It’s one thing to have a tenant that pays their rent every month, but if they have no respect for the property itself then your investment is going to depreciate which is contrary to your ideals on all fronts. And if they are the kind of neighbour that causes conflict with other tenants and eventually the body corporate, you are going to be the one who faces the repercussions of the general rules of the complex as and when your tenant is not adhering to them. Similarly, a tenant who is quiet, unimposing and doesn’t have any impact on their neighbours but who isn’t meeting the monthly rental payments is going to become a financial burden on you.

It’s not all doom and gloom however. Remember that looking for apartments for sale as an investment opportunity is a responsible, optimistic way of nurturing your property investment — and possibly even growing your portfolio in time.  There are plenty of great tenants out there who are as invested in having a good relationship with their landlord as you are. They want to be able to trust that they have a place to call home with a landlord that looks after their interests by looking after his / her investment.


You may have been a renter before, so you will know what a deposit is all about and why it is put in place. As a landlord, you will understand its importance, albeit from the other end of the relationship dynamic. As tempting as it is to enjoy that money (when a tenant pays you their deposit and first month’s rent at the same time), remember that it is standard practice to be transparent about keeping that in an interest bearing account so that the interest-earned total is refunded to the tenant upon their departure of the property (provided no deductions were incurred based on shortcomings that would be trackable against the lease agreement between you and them).

Our Reeflords Academy platform is growing and allows us to share information with you that you can refer back to at any time during your home buying journey. On this topic, you might want to recap from our blog “Renting Out Your Property: The Tenant Journey” or catch up on that related podcast: “How to screen your tenants.”


It’s with pride that we celebrate this our tenth PodAcademy podcast and partner blog post too. We’ve come a long way in providing information that we always hope you benefit from, and to hear from you when there’s something you would like to know.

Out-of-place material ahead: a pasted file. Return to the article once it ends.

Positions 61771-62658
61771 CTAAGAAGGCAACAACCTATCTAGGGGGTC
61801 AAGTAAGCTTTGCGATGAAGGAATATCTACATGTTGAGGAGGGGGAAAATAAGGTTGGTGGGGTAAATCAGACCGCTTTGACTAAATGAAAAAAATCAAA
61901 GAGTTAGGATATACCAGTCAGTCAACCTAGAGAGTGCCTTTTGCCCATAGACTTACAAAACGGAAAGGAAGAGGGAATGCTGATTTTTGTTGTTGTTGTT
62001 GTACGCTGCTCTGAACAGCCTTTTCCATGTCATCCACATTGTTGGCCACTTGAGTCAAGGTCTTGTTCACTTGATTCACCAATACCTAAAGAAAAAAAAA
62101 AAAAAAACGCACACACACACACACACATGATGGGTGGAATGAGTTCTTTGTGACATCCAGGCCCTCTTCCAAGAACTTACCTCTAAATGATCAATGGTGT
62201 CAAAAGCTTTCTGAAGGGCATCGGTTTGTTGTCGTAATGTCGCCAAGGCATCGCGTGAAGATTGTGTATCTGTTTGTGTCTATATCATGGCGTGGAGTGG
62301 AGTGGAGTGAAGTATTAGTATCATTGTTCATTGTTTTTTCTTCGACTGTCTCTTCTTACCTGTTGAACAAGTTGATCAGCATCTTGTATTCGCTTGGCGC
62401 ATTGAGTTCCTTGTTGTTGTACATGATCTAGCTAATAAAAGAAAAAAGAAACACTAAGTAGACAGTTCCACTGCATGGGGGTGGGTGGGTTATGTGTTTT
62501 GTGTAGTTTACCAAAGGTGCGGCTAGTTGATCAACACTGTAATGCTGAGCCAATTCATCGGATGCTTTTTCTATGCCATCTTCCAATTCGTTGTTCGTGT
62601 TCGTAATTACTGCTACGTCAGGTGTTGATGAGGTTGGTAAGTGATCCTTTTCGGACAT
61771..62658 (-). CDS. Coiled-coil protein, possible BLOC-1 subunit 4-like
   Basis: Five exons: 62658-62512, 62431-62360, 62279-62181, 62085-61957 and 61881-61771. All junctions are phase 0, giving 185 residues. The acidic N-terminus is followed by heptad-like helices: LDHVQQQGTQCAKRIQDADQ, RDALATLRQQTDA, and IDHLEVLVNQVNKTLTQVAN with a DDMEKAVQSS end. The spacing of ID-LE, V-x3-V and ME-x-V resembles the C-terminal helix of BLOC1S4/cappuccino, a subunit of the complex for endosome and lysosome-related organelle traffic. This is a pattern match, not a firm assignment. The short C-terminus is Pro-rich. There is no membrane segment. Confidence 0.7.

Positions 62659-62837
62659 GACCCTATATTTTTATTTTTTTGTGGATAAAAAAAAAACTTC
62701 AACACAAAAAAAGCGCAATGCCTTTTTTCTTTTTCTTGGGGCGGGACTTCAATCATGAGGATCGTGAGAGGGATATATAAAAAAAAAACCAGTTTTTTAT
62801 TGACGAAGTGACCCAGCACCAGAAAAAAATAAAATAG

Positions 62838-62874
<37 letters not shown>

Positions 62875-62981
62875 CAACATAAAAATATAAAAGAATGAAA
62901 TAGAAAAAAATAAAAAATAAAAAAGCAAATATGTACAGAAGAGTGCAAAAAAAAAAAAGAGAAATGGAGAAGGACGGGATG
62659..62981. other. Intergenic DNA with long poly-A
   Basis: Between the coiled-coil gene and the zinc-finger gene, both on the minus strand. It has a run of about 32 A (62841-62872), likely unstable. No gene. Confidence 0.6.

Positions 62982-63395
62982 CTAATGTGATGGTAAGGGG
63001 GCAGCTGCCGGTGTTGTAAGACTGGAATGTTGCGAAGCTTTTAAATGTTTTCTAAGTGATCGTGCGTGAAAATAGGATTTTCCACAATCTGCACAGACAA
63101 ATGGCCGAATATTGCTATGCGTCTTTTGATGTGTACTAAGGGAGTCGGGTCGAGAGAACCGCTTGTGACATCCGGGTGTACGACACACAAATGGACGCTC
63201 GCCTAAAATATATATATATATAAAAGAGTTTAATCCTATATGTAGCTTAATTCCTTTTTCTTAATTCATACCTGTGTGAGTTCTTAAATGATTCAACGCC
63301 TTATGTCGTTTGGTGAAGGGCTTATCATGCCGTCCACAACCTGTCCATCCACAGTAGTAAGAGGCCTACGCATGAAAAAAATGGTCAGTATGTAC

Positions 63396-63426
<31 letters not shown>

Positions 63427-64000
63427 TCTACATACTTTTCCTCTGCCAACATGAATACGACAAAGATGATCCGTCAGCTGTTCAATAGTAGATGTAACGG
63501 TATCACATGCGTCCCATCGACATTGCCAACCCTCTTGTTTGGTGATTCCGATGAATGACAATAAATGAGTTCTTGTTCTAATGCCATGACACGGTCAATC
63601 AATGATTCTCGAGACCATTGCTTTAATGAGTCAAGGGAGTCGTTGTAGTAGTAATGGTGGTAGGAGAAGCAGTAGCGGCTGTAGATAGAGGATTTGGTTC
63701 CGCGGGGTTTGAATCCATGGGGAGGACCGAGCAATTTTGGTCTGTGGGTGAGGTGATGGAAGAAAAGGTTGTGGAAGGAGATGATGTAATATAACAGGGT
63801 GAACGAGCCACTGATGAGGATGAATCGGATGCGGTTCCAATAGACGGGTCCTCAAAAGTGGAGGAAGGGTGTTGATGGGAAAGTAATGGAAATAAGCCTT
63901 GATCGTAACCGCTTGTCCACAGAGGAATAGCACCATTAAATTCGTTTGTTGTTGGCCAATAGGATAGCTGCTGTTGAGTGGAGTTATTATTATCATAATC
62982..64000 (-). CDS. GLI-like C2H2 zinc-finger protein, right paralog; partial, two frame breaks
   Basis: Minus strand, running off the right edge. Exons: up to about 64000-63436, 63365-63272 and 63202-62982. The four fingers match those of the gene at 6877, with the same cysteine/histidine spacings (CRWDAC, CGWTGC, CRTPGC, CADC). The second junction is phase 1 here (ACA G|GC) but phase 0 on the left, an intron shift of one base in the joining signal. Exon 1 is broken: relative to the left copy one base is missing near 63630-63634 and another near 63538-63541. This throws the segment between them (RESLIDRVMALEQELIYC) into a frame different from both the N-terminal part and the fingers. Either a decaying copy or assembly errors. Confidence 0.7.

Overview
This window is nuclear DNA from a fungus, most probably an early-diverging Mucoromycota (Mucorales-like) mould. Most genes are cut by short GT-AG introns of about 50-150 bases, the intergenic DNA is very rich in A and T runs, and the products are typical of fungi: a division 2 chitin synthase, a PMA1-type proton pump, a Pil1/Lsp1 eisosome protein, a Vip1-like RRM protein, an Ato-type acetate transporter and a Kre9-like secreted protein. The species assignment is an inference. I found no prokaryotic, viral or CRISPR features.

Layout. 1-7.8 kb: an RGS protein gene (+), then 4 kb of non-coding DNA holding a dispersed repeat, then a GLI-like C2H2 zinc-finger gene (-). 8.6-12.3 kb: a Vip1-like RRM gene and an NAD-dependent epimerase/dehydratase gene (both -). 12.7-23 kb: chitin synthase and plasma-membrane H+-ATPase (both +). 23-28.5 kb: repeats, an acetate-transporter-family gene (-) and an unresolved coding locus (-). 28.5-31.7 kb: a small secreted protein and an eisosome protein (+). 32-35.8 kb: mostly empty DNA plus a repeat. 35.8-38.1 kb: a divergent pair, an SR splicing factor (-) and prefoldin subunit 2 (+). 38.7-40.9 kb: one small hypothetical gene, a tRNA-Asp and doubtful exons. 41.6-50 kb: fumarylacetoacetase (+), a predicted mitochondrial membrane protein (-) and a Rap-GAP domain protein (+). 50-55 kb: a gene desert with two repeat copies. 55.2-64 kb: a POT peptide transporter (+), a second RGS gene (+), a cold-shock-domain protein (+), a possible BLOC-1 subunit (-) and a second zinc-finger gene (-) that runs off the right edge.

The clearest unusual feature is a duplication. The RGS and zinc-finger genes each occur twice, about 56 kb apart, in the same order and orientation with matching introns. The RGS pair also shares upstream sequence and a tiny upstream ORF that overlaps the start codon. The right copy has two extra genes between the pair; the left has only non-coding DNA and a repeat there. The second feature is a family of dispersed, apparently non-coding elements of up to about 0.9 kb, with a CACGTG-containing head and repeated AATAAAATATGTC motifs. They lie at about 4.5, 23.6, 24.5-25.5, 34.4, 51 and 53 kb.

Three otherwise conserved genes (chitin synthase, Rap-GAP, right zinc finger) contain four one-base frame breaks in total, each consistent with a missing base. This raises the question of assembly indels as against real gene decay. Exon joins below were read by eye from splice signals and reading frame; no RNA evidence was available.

A great question we received after our last podcast and blog “Your Role in the Body Corporate” was about security and why there is a difference between access granted to visitors who have to have a code that has been requested by the owner / tenant living within the property development,  compared to suppliers like builders and general workers.

It stands to reason that anyone gaining access to the complex would have to have been granted that by their contact. So just as your visitors and/or a service provider who comes to your unit would have to be granted access via your permissions (however those work at your development), a service provider or general worker who is working on general, common property areas would have had to be given access by the estate manager, maintenance manager, governing body corporate member or the likes.

While security is understandably a huge concern, be sure you liaise with your complex representative, your body corporate or your own landlord (if you are a tenant) about concerns you have with regards to the access anyone is granted and how secure the points of access are.

Remember: it’s all about your investment

Buying a house is a lot of hard work, so it is important that your investment remains your true focus long before and after you’ve found a tenant and have successfully established their rental agreement. 

If you have any questions related to this topic or anything within the realm of property (as a homeowner or investor), feel free to drop us an email on catherine@reeflords.co.za or post them to our Facebook page.

Think home. Think Reeflords.